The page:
Intersubjectivity in the lifeworld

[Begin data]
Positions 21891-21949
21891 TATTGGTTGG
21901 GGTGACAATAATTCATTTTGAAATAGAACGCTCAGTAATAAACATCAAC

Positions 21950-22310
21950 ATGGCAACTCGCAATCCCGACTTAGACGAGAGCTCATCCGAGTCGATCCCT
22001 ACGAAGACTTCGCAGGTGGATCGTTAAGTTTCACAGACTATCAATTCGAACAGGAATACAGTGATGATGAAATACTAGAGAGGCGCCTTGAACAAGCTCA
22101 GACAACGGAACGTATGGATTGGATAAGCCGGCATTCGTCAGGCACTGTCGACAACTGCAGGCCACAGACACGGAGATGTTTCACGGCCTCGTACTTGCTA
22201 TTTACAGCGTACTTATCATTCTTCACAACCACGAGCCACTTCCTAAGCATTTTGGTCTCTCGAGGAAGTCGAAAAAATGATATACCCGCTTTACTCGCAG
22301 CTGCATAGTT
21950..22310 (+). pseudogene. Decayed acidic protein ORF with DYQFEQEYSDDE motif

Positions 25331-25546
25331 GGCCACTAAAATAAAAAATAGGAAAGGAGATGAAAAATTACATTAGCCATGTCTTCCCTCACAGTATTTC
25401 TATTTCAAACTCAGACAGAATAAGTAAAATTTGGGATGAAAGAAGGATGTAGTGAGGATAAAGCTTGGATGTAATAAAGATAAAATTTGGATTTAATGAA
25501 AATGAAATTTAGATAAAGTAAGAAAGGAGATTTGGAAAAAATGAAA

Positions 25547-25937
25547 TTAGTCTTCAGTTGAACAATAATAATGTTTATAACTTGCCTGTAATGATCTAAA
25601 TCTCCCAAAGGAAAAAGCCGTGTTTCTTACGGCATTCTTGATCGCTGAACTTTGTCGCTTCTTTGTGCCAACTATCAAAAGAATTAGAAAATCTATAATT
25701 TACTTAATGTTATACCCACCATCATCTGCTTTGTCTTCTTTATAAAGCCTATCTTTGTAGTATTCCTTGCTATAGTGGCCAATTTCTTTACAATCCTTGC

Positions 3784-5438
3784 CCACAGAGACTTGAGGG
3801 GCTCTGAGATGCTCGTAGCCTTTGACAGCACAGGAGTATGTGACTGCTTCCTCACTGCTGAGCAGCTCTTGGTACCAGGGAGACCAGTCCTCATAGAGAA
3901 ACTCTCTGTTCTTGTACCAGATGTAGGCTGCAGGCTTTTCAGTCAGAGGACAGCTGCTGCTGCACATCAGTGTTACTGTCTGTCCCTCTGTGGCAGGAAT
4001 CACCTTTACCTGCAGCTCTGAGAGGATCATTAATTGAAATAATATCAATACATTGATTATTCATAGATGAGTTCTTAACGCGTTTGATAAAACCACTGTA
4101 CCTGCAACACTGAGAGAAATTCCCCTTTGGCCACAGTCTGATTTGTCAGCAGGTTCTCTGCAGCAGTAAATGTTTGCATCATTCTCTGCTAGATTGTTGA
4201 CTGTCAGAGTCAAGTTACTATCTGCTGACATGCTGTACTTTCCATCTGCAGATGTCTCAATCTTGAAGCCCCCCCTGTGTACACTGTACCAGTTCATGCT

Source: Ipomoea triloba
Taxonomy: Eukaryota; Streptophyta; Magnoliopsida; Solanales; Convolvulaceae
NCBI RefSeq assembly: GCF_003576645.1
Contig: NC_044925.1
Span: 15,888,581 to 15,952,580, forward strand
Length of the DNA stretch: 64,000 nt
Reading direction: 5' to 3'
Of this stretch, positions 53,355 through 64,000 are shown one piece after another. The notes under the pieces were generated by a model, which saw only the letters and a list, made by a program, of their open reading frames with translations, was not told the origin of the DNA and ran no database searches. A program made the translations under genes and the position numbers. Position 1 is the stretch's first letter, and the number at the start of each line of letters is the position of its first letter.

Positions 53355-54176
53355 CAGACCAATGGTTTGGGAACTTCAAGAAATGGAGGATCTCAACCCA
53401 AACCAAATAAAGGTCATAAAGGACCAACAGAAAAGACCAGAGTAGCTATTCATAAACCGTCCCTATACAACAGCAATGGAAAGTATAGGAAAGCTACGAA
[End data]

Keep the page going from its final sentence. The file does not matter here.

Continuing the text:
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Adequate accounts of intersubjectivity must recognise that it is a social, cognitive, and affective phenomenon. I draw on Jürgen Habermas’ formal-pragmatic theory of meaning and of the lifeworld as an alternative to phenomenological approaches. However, his conception of the lifeworld reflects a cognitivist bias. Intersubjectivity cannot be adequately conceptualised merely in terms of our mutual accountability and exchange or reasons; the affective dimension of our social interactions must also be recognised. I propose to redress this shortcoming by taking account of empirical research on intersubjectivity, joint attention, and attachment. This leads me to suggest supplementing the three Habermasian validity claims to truth, normative rightness, and sincerity with a fourth, a claim to attachment, which fits with understanding the earliest infant interactions in terms of altercentric participation. Since an adequate account of the social nature of linguistic communication must do justice not only to the lifeworld as a shared background of intelligibility, but also as a background against which differences in point of view are articulated, I conclude with a brief look at the ontogeny of perspective. Keywords: lifeworld; intersubjectivity; validity claims; attachment; cognition; affect; perspective; J. Habermas; M. Merleau-Ponty


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